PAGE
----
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Music is always a good idea. Stream or download Canticos Music on over 100 digital platforms and sing with us! Amazon: bit.ly/AmazonSeason2 Google Play: bit.ly/GooglePlaySeason2 Apple Music: bit.ly/iTunesSeason2 Spotify: bit.ly/Season2Spotify
Jaramillo met Encantos co-founder Steven Wolfe Pereira when they were each starting families. They discussed their shared commitment to raising children with a strong foundation in Latino heritage within a society that celebrates diversity and the value of bilingual learning.
When they met, Pereira, now Encantos’ chief executive officer, was a global marketing and financial executive in California; Jaramillo was a co-founder of Latin Vox, one of the nation’s top five multicultural advertising agencies in New York, where she improved communications between the Latino community and corporations.
“The U.S. Latino community is the economic growth driver for American industry,” Jaramillo said. “We are powerful consumers.”
By 2023, the buying power of the U.S. Latino population is expected to top $1.9 trillion, according to a 2019 report by Nielsen.
Driven by a lack of quality multicultural content that authentically represented the nation’s diverse cultures, Jaramillo and Pereira aspired to share their own childhood treasures: nursery rhymes like “Los Pollitos,” “Elefantitos” and “Mi Burrito Sabanero.”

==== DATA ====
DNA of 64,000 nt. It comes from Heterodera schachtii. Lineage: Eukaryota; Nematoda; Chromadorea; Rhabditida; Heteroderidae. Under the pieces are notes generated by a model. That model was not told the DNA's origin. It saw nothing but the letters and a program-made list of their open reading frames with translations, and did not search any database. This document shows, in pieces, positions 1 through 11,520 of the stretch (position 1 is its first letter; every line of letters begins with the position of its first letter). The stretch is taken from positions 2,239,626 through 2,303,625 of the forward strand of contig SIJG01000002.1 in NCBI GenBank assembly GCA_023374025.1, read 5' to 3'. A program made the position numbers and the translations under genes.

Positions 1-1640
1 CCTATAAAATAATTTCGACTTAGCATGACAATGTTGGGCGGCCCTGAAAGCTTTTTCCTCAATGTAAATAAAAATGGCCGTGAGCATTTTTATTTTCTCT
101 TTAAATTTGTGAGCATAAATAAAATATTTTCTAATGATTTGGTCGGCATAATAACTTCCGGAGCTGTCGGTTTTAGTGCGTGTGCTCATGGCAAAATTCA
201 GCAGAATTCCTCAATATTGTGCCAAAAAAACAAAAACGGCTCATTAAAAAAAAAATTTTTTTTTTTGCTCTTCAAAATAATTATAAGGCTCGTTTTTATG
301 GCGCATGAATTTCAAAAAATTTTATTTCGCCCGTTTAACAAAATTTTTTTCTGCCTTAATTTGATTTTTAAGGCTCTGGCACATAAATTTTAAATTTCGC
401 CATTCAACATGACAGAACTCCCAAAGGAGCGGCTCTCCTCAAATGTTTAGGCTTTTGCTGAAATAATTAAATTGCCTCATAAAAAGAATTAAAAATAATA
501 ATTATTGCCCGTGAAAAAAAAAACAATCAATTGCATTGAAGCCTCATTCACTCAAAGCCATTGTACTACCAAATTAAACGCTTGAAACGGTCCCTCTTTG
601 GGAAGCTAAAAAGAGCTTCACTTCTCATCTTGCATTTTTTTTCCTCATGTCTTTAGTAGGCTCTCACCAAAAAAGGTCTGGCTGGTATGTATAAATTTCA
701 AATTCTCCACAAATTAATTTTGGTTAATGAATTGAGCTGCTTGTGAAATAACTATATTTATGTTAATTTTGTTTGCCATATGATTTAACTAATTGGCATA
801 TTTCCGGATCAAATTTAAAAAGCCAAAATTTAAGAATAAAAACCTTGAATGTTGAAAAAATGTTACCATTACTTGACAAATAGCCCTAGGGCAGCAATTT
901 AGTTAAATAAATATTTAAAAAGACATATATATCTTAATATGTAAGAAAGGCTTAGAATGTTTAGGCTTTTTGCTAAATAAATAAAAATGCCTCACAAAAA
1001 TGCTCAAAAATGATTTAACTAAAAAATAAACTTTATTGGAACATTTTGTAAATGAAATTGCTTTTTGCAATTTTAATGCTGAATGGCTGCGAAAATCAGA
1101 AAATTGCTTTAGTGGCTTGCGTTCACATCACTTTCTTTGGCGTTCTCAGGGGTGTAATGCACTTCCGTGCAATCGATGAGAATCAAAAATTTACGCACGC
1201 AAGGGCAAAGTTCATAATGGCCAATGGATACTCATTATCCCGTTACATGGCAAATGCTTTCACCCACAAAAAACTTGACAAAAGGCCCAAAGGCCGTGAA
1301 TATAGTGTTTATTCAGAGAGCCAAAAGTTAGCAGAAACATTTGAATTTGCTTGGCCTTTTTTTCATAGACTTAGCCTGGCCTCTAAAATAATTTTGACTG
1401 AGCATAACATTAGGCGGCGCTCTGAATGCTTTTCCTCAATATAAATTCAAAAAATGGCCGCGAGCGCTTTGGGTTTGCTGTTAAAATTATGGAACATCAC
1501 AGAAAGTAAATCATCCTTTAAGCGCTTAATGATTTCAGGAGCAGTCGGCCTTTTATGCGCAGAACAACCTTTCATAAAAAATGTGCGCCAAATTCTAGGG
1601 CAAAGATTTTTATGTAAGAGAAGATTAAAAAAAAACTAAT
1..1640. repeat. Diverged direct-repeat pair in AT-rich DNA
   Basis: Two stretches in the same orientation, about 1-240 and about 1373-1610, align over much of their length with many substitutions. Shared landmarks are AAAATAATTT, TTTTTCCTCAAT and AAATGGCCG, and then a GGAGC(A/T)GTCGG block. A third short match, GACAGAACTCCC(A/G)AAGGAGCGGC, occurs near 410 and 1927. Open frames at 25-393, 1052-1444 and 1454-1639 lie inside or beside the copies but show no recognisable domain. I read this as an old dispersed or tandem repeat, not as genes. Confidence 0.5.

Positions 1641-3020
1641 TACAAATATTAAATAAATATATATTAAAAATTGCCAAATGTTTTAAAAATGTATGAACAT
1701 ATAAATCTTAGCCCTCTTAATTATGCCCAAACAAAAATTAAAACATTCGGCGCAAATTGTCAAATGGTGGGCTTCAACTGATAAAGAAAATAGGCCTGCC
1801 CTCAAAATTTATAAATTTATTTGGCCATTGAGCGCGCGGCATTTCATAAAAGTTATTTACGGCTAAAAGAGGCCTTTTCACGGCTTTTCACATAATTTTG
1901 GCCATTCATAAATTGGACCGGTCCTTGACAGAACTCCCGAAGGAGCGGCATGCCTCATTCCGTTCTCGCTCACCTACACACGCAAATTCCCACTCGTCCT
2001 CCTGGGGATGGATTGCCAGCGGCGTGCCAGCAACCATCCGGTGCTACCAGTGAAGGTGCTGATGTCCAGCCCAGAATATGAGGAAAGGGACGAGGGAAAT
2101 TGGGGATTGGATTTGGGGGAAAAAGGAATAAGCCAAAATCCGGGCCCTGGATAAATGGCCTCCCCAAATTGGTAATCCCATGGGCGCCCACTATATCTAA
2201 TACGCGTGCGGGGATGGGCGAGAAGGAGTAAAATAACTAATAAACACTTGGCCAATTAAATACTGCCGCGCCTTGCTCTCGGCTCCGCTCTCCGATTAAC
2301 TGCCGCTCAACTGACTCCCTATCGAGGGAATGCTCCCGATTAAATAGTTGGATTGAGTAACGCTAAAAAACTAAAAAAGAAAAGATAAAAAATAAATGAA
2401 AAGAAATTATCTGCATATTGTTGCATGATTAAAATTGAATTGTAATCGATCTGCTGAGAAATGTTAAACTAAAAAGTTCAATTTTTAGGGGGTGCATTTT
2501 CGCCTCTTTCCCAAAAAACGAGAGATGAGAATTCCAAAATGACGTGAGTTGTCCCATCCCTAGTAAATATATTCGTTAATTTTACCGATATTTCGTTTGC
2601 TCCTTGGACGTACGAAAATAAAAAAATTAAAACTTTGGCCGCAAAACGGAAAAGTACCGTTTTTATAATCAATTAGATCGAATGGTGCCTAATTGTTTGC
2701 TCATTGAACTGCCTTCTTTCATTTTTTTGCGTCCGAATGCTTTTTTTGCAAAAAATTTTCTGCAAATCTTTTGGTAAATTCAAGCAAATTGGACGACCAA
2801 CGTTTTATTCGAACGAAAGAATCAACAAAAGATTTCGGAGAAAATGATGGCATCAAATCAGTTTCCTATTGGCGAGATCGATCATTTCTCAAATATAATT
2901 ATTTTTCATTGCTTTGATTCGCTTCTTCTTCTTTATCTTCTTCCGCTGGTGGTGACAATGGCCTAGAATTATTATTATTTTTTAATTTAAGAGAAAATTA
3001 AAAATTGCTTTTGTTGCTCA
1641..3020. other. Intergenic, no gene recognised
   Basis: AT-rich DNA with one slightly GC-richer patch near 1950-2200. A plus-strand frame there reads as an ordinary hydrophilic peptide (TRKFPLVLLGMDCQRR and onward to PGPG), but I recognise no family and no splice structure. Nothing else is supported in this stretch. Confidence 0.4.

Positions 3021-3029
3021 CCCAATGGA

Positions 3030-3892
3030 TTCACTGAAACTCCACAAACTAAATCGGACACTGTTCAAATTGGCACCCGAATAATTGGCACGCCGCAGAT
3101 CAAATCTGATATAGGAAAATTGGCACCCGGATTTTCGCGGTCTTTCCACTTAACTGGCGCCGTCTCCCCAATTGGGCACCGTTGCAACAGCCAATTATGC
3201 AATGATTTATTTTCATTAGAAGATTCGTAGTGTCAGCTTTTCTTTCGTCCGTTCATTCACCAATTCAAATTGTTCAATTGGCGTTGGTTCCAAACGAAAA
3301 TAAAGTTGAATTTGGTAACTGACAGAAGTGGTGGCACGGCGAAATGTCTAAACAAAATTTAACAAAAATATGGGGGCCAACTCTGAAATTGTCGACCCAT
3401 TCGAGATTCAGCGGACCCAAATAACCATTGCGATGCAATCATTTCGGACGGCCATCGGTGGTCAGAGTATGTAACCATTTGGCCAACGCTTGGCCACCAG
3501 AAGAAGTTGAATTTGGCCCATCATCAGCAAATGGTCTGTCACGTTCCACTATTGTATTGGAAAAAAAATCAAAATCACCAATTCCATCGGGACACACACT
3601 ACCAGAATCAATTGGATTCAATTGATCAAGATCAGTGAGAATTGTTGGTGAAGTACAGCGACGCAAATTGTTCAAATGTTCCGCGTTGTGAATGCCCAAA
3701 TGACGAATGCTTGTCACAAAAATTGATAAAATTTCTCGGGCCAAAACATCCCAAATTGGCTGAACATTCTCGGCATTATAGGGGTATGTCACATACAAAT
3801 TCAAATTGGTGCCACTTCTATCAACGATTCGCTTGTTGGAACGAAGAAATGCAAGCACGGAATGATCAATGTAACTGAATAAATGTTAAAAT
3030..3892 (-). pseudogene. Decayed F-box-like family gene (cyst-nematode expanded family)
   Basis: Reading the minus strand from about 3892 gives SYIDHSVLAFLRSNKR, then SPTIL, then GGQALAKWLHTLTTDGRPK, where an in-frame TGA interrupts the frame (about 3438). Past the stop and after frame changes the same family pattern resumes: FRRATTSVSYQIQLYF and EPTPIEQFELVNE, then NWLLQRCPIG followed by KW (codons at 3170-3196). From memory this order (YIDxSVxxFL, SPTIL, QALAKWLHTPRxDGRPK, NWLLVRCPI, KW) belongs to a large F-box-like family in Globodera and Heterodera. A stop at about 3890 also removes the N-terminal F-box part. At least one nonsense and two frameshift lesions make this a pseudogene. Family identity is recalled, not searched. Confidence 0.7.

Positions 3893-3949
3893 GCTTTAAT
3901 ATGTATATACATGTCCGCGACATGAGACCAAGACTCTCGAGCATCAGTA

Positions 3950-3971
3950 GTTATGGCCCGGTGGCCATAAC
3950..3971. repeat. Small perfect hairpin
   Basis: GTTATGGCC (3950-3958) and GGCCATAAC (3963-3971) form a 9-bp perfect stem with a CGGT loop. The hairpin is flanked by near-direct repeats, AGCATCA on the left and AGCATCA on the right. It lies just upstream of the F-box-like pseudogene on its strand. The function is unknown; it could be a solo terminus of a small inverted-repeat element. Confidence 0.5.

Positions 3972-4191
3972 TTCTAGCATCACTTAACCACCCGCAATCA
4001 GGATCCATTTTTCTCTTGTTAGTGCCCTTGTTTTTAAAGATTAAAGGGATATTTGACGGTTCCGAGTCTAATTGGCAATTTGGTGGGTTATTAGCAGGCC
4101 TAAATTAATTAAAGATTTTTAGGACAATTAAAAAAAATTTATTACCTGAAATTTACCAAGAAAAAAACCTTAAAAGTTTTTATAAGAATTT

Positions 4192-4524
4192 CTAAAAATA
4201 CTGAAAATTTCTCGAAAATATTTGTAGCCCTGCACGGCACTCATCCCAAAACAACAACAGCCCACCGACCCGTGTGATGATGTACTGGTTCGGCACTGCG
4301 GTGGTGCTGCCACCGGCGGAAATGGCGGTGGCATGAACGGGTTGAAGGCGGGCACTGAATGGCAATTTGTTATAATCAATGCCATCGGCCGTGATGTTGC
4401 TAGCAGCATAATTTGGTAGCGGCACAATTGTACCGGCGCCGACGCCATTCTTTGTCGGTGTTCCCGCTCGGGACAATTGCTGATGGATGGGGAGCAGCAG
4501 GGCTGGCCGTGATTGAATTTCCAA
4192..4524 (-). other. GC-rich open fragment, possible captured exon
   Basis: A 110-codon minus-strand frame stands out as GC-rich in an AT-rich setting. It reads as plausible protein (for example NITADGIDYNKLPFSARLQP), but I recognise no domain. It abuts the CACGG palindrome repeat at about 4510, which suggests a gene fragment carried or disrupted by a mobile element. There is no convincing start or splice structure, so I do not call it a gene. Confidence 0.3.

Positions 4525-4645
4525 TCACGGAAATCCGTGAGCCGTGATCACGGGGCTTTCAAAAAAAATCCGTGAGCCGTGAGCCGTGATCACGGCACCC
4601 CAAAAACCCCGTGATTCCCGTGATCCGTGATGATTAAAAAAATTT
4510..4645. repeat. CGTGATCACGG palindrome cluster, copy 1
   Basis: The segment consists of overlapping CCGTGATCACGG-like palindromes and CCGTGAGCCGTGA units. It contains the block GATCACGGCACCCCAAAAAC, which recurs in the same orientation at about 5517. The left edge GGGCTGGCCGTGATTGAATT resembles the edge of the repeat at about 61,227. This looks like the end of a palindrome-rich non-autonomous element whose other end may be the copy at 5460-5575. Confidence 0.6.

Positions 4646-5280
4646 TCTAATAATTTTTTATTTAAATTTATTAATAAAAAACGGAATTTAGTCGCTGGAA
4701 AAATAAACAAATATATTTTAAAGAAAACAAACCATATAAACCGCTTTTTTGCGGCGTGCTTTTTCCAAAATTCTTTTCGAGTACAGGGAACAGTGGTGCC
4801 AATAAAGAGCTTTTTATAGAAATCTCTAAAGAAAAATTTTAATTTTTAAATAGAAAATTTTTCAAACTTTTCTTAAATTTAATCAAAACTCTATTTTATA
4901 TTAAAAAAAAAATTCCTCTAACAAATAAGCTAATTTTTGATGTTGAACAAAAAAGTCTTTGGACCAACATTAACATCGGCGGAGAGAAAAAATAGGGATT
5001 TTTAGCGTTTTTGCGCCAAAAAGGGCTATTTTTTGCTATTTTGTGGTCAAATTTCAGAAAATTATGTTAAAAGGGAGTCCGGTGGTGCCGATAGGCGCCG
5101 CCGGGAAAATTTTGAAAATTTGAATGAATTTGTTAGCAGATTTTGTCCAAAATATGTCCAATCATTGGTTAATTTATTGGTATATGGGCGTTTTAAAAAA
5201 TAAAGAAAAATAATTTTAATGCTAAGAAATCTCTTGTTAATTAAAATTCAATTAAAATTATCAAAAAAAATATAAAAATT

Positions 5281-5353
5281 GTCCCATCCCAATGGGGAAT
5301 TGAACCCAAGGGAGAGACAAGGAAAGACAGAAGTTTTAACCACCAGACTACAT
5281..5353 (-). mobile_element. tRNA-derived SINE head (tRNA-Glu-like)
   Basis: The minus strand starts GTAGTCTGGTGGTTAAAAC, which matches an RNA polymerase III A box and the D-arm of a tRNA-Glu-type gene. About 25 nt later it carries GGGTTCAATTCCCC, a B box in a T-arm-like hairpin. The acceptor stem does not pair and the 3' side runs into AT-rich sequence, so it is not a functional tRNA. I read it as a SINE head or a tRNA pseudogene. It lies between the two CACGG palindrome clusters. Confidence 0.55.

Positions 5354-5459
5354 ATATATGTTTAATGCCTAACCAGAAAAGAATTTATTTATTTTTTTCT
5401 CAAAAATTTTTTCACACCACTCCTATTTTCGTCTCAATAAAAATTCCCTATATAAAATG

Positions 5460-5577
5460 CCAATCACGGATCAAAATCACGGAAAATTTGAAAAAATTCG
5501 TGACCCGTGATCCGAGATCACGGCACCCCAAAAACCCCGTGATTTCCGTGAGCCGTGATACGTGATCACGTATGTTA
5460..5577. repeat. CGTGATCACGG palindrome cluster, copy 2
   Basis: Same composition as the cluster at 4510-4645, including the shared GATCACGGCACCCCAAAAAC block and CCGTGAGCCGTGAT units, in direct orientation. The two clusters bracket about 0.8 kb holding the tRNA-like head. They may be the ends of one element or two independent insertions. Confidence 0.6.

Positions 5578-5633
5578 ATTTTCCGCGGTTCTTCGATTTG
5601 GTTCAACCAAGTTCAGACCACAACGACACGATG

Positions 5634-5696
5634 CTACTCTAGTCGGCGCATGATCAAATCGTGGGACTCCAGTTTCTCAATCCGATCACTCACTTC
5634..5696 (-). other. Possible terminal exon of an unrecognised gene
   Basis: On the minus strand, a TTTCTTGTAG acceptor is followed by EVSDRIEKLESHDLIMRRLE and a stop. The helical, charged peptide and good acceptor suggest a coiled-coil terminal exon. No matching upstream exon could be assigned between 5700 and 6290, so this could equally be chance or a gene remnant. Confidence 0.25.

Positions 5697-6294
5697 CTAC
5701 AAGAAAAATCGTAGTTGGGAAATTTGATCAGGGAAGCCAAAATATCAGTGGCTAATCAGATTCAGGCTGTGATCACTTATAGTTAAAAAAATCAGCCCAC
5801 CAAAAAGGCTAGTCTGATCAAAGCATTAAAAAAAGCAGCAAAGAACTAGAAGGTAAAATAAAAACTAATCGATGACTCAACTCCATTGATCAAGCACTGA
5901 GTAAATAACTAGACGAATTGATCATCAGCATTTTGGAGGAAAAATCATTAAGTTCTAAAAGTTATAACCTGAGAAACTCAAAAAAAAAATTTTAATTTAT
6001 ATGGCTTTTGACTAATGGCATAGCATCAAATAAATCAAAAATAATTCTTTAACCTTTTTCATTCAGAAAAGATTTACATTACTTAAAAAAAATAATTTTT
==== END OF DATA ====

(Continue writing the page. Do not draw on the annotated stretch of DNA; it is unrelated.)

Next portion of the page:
Jaramillo sold her award-winning advertising agency, unplugged for two years and embarked on building an enterprise.
“[It was time to] take all of the wonderful nursery rhymes that we loved in childhood and build a brand,” Jaramillo said. Coupled with their spouses, Nuria Santamaria Wolfe, who acts as the chief marketing officer, and Carlos Hoyos, the company’s chief technology officer, the friends founded Encantos in 2015.
In 2017, Nickelodeon partnered with Encantos to feature Canticos’ bilingual video series on Nick Jr. and Noggin, Nickelodeon’s preschool-based channels aimed toward children aged two to six.
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Recently, we had one of our most fun read alouds yet! #Bilingual children’s author, Susie Jaramillo read us FIVE of her books!! Be sure to watch the video, check out all of Canticos, Tiny Travelers, and Encantos Media’s resources online and their newly published books, AND check out all of our past read alouds on Facebook! #Donate to ROR GNY to support our team who works to put together these free read alouds for our community. Link in bio. #readtogether #distancelearning #spanish #readaloud #ReachOutAndReadGNY
Jaramillo and Hoyos’ two children, ages 9 and 11, are actively involved as beta testers for the Canticos app. Their daughter also does voice work for Chickie, one of the three Little Chickies (Los Pollitos) in the Canticos video series. Following his father’s footsteps, their son is learning to code.
During the pandemic, the close-knit family is committed to ongoing family conversations and shared experiences.
Jaramillo proudly described a story to Zenger News in which her daughter gifted a copy of Encantos’ bilingual book, Los Pollitos, to a new Honduran student in her class who could not speak English; her gift brought joy to the young girl’s face.
(Edited by Mara Welty and Sally Benford.)